Ventilation is achieved in zero energy prefab homes through Heat Recovery Ventilators (HRVs). These are energy recovery ventilation systems that boost the exchange of air amongst differently-heated spaces.


Heat is majorly exchanged through the windows. In that regard, glazing the windows is an optimal solution. This helps reduce energy exchange, which resultantly reduces overall energy consumption. From single glaze to double glaze, there are plenty of options to choose from.


According to sources, if an average-sized home costs $240,000, its zero-energy prefab counterpart would cost $263,000. Additional price increments kick in when homeowners are required to upgrade their appliances (such as the refrigerator and dishwasher) in order to comply with the requirements of a zero energy home.

However, homeowners can expect to save around $600 annually in electricity bills. This means the initial investment can actually help residents save a good amount of money a few years down the lane.

Energy Efficiency and Savings

Zero energy homes can cater to most of their energy needs (approximately over 90%), meaning homeowners won’t need to rely on external, more expensive sources of energy. This resultantly helps save money annually — when seen past the initial investment, such homes actually make for a cost-effective option.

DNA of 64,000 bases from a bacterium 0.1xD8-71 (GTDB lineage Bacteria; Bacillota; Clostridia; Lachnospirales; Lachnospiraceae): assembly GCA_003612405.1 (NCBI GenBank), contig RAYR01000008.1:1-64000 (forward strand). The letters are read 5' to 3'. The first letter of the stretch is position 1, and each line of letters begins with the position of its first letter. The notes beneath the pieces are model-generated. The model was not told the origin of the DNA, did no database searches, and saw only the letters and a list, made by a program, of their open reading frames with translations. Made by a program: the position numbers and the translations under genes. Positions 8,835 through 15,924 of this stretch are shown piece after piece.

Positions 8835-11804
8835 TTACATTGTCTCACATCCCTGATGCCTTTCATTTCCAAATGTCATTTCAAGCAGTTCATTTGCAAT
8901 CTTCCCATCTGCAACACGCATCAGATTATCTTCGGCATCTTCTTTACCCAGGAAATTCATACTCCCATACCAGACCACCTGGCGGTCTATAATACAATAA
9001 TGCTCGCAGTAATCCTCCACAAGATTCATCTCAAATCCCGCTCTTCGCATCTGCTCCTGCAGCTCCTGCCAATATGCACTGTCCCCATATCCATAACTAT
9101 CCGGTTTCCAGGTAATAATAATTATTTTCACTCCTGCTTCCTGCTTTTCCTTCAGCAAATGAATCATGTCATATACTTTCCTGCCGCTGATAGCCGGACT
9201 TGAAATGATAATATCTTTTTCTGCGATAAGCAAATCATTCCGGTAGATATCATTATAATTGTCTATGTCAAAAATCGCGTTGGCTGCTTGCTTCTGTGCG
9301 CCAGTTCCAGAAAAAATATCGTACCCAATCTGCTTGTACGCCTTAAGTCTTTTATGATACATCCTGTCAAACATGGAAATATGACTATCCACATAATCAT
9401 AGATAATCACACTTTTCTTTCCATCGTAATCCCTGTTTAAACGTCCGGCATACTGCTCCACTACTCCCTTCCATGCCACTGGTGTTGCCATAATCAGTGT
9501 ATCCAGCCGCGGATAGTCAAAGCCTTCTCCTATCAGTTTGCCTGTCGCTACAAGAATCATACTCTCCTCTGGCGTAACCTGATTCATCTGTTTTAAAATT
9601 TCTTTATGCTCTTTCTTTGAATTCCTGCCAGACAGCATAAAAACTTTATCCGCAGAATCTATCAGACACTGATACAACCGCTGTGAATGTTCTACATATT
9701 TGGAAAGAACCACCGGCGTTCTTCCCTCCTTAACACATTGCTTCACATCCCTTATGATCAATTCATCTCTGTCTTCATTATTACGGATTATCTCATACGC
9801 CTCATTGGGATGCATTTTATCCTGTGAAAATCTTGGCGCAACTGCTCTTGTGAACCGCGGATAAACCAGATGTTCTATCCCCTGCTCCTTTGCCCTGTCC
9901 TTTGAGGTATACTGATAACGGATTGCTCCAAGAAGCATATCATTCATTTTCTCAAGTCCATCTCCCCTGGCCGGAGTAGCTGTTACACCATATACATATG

Smart Investment Option

As such, zero energy prefab homes are a smart investment option. They not only save energy and conserve the environment but also serve as a great way to reduce one’s reliance on non-renewable energy resources. The prize? Saving money annually after the initial investment!


Zero energy prefab buildings are economical and cost-effective, while also conserving energy and promoting self-reliance. A breakdown of their elements reveals that while the initial cost may be high, it can actually be recovered a few years down the lane — and the self-sufficiency that accompanies it makes the investment worth it.